it was exactly 3 months ago that the cardinals started to hit --- on may 14. the previous day, padres rookie justin germano had shut the cardinals out on 3 hits, the team's second shutout in 3 days. the feeble effort prompted the following comments from jim edmonds:
|through april 13||35||.234||.303||.323||3.1||0.5|
|since april 13||80||.286||.349||.434||4.9||1.0|
over that 80-game period --- half a season --- the cardinals rank 4th in the national league in scoring, behind the phillies rockies and braves; they've outscored the cubs and brewers by a quarter-run a game over that span. if you doubled that 80-game batting line to get a season-length sample, here's how it would compare to the numbers posted by cardinal teams of recent vintage:
all this because of a few harsh words by jim edmonds? well, not exactly --- but i do think his statements were significant. if that's what he was saying in public, i have to believe that he (and probably others) were speaking just as bluntly in the privacy of the clubhouse. there seems to have been a change in the team's dynamic after that, a conscious stiffening of resolve. recall for a moment that may 13 was only two weeks after josh hancock's death, and less than a week after it was announced that carpenter would need an operation to clean out his elbow --- the bone-chip thing --- and would be sidelined for 10 weeks or so. i think those two blows left the cardinals shell-shocked and unfocused, perhaps feeling a little sorry for themselves; maybe some of them had already begun to play out the string on the season, just going through the motions.
a few other things also changed after may 13. one is that juan encarnacion rejoined the team; actually, may 13 was his first game back. he replaced the schumaker / preston wilson platoon in right field and brought some desperately needed production to what had been a vacant hole in the lineup. another addition to the outfield, ryan ludwick, started getting regular playing time; he had been recalled on may 6 and made a few token starts, but since may 13 he has appeared in 69 of 80 games (starting 33) and contributed 10 homers and an .837 ops. all the smurfs got hot at the same time --- eckstein's hitting .350 (.815 ops) since may 13, brendan ryan .343 (.904), schumaker .356 (.967). above all, albert pujols returned to form. he batted .248 / .347 / .426 through may 13; since then, his line reads .339 / .443 / .595. when he hits like that, the cardinals score runs no matter what anyone else does. indeed, the cardinals have carried plenty of dead weight through that 80-game stretch --- a .705 ops from aaron miles in 230 at-bats, 4th-highest at-bat total on the team; a .659 ops from molina, .572 from adam kennedy. they're still playing with 2 or 3 automatic outs in the lineup on most nights. here are the cardinals' full batting stats since may 13, courtesy of pinto's day-by-day database.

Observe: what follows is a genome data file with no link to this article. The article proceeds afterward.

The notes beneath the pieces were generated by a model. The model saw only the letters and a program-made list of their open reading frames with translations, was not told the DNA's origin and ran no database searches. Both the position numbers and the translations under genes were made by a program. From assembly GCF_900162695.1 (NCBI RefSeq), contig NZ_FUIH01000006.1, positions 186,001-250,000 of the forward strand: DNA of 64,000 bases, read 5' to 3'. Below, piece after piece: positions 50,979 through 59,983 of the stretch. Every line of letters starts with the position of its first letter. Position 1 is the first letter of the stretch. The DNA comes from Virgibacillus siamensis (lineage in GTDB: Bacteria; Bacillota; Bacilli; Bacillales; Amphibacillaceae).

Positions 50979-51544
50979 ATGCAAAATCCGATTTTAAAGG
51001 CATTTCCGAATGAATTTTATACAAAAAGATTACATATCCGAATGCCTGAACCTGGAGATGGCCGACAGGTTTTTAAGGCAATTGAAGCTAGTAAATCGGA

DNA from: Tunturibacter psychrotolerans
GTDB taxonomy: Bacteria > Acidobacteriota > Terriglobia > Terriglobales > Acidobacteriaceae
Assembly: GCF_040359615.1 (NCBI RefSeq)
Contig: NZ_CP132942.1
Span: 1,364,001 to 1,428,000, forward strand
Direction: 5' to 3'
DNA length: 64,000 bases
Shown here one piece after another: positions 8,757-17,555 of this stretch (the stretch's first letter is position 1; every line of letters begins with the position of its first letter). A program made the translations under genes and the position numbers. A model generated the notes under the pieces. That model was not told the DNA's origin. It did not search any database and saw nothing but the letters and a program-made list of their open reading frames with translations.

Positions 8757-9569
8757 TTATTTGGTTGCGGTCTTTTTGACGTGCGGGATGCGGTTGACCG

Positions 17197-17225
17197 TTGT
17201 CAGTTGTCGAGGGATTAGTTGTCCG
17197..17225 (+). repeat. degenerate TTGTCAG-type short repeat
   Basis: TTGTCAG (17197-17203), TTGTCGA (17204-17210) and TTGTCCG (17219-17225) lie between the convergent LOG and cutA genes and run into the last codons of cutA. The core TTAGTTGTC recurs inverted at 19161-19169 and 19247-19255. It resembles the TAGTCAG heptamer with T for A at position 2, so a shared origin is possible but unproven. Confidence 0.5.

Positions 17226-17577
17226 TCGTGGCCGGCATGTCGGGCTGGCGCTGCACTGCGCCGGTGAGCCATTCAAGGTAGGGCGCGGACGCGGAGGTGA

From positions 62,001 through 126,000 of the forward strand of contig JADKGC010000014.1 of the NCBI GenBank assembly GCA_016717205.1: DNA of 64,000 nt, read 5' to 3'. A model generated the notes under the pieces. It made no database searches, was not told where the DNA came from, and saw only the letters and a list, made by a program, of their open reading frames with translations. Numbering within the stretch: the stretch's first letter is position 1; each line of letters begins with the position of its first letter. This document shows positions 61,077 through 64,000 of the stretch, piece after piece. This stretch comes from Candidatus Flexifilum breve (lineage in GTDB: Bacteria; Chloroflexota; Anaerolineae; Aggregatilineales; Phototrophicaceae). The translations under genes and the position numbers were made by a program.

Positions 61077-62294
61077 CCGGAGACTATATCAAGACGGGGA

can they keep this up? let's begin with the obvious: brendan ryan ain't no .343 hitter. i like the kid and i'm glad he's getting his shot --- maybe he's the everyday shortstop next year --- but he's bound to cool down. even if he drops off, however, he's surely going to outhit adam kennedy --- i think we can just call that a wash. eckstein is also due to slack off, but as long as he can keep his obp at or above .340 --- and that's a reasonable hope --- he's doing his job. rolen's sprinkling of magical cortisone dust seems to be wearing off; i wouldn't expect a sustained surge from him. edmonds? he hasn't homered in over two months (his last one was june 9); since his return from the dl four weeks ago, he has a .701 ops with 4 runs scored and 5 rbi. . . . . but in the last week he's hit the ball harder, and he's such a streak hitter that he's liable to go on a tear at any time.
much depends on how things shake out in right field. if ankiel can sustain his hot start, he'll represent an upgrade over encarnacion; if the league adjusts to him, the gamble might backfire in the short term. i'm not opposed to the gamble --- the long term matters more than the short term to me at this point in the cardinals' journey, and from a long-term perspective it makes sense for the organization to prioritize high-risk, high-reward guys like ankiel over known but limited quantities like juan encarnacion. so i'm down with the experiment. but, to the extent that we're still hoping to close out 2007 with a run at the playoffs, we should acknowledge the stakes. the cards are removing a reliable bat, one that helped solidify a floundering offense, in favor of a guy who really could go either way. ankiel might slug .700 over the last third of the season and help carry the team over the top; he also might post a .270 on-base percentage and make lots of outs to go along with the occasional homer.
but there's also the potential --- one the cardinals considered, you can be sure --- that ankiel's callup might effect a change similar to the one that happened after may 13 --- a change in the dynamic. just 4 games into the ankiel era, a team that seemed stale appears fresh; a team i characterized (rather aptly, if i do say so myself) as zombies on the very day ankiel was recalled has suddenly begun to exhibit life-like attributes. maybe ankiel is the re-animator? when the last 47 games are in the books, i'll take a look back (won't be the only one, i'm sure) to see what kind of watershed august 9 proves to be.